Millennials on the Move

January 22, 2018

A generation searches for home … on their terms.

This report was written in collaboration with Alicia Kurimska for the Center for Opportunity Urbanism. Originally published there and at NewGeography on January 22, 2018.

When it comes to millennial portraiture, we think the colors are set – clashing descriptors like “entitled,” “idealistic,” “anxious” and “wholesome.” We see a generation consistently clamor for meaning and community while the polls show an unprecedented exile from the institutions — like religion and marriage — that traditionally offered both. We observe millennials press “like” on anything that smacks of the authentic and ironic, but their strivings reveal a craving for order and stability, perfectionism and control. They are seen as confirmed urbanistas, yet they are headed, in mounting numbers, to the suburbs.

It’s a compelling summary, and not off-base, but there’s no one millennial profile to which companies, towns and products should cater. Millennials are not only the largest and most diverse generation in American history, but they are also the most contradictory.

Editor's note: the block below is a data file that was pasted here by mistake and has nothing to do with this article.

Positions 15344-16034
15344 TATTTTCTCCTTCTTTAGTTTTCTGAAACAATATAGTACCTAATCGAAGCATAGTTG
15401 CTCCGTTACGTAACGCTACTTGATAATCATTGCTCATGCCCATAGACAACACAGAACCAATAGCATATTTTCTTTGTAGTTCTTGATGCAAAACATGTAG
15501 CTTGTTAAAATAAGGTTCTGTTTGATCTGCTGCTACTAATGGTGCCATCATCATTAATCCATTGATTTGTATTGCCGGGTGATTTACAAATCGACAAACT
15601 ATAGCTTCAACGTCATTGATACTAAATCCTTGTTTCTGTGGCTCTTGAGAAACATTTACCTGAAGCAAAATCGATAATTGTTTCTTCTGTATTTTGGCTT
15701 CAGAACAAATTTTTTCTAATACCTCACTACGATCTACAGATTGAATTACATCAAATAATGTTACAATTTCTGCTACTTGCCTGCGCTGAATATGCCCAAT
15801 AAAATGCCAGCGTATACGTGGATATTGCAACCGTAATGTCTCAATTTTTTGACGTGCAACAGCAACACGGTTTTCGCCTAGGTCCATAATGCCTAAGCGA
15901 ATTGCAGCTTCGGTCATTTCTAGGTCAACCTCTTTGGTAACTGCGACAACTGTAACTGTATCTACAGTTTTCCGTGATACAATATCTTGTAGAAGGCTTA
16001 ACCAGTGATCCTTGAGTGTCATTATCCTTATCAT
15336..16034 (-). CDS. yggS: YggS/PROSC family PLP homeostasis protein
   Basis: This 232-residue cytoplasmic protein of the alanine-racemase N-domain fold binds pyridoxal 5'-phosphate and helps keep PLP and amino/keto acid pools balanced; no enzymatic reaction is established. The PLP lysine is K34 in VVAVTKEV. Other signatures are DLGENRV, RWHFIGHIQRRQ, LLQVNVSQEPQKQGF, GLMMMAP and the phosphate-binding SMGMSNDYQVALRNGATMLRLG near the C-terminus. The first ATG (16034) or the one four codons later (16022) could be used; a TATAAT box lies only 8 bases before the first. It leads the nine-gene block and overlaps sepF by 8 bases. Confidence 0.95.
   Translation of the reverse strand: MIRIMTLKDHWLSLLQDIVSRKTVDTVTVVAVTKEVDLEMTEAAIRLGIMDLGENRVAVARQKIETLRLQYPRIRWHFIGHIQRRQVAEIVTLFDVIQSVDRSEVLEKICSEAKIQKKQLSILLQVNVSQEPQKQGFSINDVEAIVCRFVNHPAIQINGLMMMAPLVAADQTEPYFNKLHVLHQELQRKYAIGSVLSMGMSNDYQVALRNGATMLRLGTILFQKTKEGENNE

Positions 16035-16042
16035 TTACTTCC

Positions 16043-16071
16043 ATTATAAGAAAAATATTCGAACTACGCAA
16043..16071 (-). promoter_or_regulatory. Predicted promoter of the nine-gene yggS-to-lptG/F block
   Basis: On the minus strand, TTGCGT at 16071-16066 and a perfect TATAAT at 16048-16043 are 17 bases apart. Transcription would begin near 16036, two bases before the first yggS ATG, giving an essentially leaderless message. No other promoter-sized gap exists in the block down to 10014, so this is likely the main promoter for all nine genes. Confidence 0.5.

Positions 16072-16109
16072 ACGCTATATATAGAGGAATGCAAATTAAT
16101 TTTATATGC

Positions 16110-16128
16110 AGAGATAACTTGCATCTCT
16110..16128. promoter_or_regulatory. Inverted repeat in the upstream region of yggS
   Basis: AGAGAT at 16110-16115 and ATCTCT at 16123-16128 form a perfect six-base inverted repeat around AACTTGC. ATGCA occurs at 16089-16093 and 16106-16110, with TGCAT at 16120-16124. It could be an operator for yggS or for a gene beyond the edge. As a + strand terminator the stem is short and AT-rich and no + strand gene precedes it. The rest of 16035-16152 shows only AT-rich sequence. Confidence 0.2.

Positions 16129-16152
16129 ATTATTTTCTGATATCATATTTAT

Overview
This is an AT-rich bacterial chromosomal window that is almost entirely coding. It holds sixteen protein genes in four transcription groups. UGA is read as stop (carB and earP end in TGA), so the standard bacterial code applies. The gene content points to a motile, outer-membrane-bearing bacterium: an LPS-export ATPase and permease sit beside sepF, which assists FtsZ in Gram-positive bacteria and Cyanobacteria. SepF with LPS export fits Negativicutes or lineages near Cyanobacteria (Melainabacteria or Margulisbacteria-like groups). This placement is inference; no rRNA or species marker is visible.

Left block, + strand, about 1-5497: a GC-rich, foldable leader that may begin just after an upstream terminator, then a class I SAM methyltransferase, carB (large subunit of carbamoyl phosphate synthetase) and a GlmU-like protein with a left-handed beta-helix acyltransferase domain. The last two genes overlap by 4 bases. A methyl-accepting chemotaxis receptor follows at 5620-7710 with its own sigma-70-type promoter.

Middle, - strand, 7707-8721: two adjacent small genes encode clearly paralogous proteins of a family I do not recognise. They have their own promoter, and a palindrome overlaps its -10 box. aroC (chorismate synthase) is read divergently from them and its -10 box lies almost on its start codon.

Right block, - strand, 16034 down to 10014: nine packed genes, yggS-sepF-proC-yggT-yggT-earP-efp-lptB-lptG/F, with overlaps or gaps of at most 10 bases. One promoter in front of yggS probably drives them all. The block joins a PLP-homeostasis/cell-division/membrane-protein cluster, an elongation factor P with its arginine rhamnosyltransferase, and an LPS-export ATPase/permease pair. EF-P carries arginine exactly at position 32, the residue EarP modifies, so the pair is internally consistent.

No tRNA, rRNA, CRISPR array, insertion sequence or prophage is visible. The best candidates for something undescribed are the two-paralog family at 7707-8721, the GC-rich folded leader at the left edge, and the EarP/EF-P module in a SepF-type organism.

What is clear is that older millennials are beginning to make choices of enduring consequence, and in ways that often contradict the prevailing media and marketing narrative. As we write this, the oldest millennial is 34 and the youngest is 18. The older half, of which I (Anne) count myself a part, is marrying, moving, buying homes and having kids. The younger near-digital natives – Alicia’s cohort – are beginning the long odyssey phase that drives their parents crazy: honing identity, experimenting with vocational pursuits and relationships, looking constantly for the electrical outlet that can keep the phone juiced. With the immediate “comforts” of social media, they are being driven to anxiety and suffering unprecedented suicide rates fueled in part by loneliness, social comparison and the distortions of virtual communication. At the same time, millennials are the most educated generation, socially conscious and adaptable. All of this impacts society, including the housing market, in unprecedented and often unpredictable ways.